Cash remains as relevant in retail as it has ever been. Although slowly declining as a percentage of point of sale transactions, the amount of cash in circulation continues to grow in the US. Managing this growing volume of cash remains problematic. Most US banks have invested in its automation through virtual vaults and branch-based recycling devices. Not so for most retail merchants. Banks have an opportunity.
Remote cash capture (RCC) is the deployment of secure, validating currency-accepting and recycling equipment (aka smart safes) at merchant locations coupled with remote management, information reporting and provisional credit mechanisms. It’s not a new idea. Rudimentary versions of RCC have been in use for 20 years in the US as a means to improve merchant cash cycle control. The advent of bank-offered provisional credit based on validated currency residing at the merchant location is a more recent phenomenon, with the first implementations in 2004. Its emergence caused a surge in interest and adoption of these devices. The offering of provisional credit by participating financial institutions has significantly improved the merchant business case for remote cash capture. The primary benefit of provisional credit is its enablement of wholesale reengineering of the cash cycle within merchants and between merchants, armored couriers, and banks cash vault networks. In the process, RCC removes the substantial cash handling burden historically carried by bank branch personnel. In short, RCC is a win-win-win wherever the merchant business case warrants.
RCC is noteworthy for the collaborative service delivery required to bring it about. Historically working in isolation, banks, safe manufacturers, and cash logistics providers are now collaborating to add considerable efficiency to what until recently had been an antiquated and error-prone cash cycle in many businesses. But RCC adoption has not set records. Both economic and systemic barriers have limited its adoption — but all that is changing. With US retail merchant utilization of just 10%, now is a perfect opportunity for banks to revisit their involvement in RCC. Here are five reasons why.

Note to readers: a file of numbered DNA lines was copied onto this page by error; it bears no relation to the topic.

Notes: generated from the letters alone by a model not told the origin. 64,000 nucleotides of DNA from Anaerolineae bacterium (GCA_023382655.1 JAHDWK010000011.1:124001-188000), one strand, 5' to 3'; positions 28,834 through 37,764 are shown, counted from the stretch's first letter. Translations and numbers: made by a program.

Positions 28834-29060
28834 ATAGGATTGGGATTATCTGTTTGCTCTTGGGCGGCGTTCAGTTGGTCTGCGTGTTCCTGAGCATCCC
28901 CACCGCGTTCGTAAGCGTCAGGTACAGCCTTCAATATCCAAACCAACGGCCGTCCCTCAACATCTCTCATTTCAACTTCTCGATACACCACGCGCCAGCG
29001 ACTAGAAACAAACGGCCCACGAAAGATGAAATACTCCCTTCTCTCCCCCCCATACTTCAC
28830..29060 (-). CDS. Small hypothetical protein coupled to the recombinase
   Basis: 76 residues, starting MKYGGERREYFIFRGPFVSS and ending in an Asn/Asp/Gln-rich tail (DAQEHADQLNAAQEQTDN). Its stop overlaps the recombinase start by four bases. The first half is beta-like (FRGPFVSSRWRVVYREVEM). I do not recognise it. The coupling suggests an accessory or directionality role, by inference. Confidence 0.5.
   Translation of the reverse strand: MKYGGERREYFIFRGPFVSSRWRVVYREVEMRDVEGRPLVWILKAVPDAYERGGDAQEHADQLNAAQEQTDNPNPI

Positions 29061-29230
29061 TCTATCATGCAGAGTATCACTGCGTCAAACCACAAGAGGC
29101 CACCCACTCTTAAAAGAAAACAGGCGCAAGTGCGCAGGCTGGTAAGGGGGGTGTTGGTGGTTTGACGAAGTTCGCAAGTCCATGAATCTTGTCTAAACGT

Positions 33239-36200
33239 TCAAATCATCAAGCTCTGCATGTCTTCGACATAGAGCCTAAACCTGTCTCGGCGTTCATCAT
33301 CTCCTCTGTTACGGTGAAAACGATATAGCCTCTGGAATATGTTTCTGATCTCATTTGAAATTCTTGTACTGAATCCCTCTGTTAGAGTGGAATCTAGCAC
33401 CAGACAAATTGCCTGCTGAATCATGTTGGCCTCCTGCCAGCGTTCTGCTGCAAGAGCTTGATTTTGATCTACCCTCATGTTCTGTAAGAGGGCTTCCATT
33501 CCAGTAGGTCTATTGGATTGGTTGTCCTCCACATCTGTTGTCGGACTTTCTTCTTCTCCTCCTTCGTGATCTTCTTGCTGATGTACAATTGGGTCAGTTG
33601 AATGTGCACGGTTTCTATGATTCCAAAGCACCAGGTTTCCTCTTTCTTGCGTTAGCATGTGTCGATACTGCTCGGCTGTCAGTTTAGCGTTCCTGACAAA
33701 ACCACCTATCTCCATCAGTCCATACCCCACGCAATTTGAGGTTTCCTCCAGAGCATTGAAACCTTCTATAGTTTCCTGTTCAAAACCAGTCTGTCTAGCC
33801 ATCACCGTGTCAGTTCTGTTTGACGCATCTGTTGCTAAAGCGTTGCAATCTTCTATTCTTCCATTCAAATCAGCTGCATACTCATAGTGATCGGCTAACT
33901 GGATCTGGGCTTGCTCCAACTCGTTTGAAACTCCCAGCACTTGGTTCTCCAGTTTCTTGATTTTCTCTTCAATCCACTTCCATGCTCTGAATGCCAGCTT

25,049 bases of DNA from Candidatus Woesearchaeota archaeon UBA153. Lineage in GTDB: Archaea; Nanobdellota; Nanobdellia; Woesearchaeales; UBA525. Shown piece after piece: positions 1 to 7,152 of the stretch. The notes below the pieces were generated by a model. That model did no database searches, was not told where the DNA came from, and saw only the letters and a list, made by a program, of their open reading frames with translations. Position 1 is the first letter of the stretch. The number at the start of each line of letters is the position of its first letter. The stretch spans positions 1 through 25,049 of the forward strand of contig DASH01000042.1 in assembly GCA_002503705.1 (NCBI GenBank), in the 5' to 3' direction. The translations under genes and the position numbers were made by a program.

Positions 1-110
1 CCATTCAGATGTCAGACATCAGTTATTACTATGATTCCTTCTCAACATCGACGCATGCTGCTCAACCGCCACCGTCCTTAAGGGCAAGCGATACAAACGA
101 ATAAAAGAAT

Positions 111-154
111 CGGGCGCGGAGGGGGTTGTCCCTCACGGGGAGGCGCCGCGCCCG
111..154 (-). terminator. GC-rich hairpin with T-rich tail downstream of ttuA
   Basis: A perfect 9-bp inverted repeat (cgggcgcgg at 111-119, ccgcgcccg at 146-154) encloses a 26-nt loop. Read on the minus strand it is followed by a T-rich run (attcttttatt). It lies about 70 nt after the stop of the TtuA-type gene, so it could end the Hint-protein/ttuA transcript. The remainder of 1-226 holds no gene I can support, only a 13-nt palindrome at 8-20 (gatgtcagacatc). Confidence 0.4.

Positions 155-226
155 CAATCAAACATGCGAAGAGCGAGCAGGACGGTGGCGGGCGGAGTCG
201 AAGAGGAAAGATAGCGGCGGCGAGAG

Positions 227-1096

1. Open Systems Environment: The solution landscape is moving away from its historic CiT-dominated closed-loop genesis. Now, alongside proprietary CiT-led solutions are open system alternatives with the advent of third party, hardware and CiT agnostic software solutions. At present, proprietary CiT solutions account for roughly half the market. The ability for banks and hardware providers to offer retailers enterprisewide cash visibility and management independent of CiT is itself a game-changer.
2. Hardware Improvements: First generation hardware has given way to integrated hardware and software-based solutions that are more capable, more reliable and less expensive. Small footprint, lower-cost validating safes are now available to improve the RCC business case among smaller format merchants. Broadly available remote monitoring and management capabilities improve device reliability and significantly reduce servicing costs. Said simply, most smart safes are no longer the headache first generation devices were known to be.
3. Software: Once largely proprietary, modern software solutions for cash management and remote device monitoring and management are increasingly open — exactly what retailers have wanted from the start. Banks now have a cost-effective path to market in white-labelled, cloud-based portals that integrate cash management, remote device management, alerts and reporting.
4. Managed Services Options: Until now, banks wishing to stand up their own RCC solution required substantial up-front investment and a long-term commitment. Not surprisingly, few banks took this route. Now, providers such as Cash Connect, Fiserv, G4S, and Superior Press offer banks a variety of go-to-market options. The combination of open systems solutions and fully managed delivery options radically changes the attractiveness of bank-led solutions.
5. Ideal Retail Business Climate: With the continued growth in digital commerce, retailers of all sizes are under pressure to improve same-store sales and reduce costs. In this climate, the value proposition of RCC is resonating with Store Operations, Loss Prevention, and Treasury alike. Moreover, even as cash accounts for a declining share of point of sale transactions, traditional approaches to its handling expose retailers to loss and their employees to harm.
It's not very often that a market segment undergoes this much favorable change over a short period of time. Wise banks are capitalizing on this. They are a small minority at present.